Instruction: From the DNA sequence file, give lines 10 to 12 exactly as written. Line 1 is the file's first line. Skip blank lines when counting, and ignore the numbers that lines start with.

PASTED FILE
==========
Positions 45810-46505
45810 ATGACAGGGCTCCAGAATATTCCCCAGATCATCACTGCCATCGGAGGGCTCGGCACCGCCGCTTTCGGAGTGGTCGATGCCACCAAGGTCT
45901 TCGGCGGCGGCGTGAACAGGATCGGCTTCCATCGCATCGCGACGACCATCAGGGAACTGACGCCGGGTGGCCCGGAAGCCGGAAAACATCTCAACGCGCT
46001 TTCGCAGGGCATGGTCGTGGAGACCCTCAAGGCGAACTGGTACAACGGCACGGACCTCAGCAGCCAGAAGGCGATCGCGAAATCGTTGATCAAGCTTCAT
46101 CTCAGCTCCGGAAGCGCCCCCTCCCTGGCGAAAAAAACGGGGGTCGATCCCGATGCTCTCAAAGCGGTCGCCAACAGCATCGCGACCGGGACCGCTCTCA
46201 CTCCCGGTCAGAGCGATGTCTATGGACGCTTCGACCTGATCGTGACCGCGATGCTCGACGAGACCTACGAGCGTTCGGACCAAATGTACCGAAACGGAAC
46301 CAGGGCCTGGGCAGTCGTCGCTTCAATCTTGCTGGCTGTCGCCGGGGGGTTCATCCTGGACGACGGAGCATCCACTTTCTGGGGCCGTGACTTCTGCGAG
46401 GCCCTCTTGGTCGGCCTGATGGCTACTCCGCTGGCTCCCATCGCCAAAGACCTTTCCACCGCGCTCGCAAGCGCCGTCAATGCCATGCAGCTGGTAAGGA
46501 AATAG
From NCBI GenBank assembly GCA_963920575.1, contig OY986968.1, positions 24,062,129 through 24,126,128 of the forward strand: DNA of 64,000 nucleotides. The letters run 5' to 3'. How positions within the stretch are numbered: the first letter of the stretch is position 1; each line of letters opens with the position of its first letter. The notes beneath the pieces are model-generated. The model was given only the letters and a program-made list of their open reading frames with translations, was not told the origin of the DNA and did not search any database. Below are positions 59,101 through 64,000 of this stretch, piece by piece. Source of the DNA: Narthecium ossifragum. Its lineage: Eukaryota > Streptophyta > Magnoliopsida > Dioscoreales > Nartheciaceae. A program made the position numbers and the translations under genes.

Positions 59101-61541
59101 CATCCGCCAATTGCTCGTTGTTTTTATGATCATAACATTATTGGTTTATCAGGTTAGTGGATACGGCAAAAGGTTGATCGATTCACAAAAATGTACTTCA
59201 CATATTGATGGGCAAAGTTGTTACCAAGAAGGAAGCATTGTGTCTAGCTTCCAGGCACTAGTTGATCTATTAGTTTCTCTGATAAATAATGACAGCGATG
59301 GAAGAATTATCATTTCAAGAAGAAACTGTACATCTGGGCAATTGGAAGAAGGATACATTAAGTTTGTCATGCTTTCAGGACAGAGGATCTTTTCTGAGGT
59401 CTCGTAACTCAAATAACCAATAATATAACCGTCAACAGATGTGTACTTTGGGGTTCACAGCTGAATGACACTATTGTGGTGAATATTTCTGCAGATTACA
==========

From NCBI GenBank assembly GCA_963920575.1, contig OY986968.1, positions 24,062,129 through 24,126,128 of the forward strand: DNA of 64,000 nucleotides. The letters run 5' to 3'. How positions within the stretch are numbered: the first letter of the stretch is position 1; each line of letters opens with the position of its first letter. The notes beneath the pieces are model-generated. The model was given only the letters and a program-made list of their open reading frames with translations, was not told the origin of the DNA and did not search any database. Below are positions 59,101 through 64,000 of this stretch, piece by piece. Source of the DNA: Narthecium ossifragum. Its lineage: Eukaryota > Streptophyta > Magnoliopsida > Dioscoreales > Nartheciaceae. A program made the position numbers and the translations under genes.

Positions 59101-61541
59101 CATCCGCCAATTGCTCGTTGTTTTTATGATCATAACATTATTGGTTTATCAGGTTAGTGGATACGGCAAAAGGTTGATCGATTCACAAAAATGTACTTCA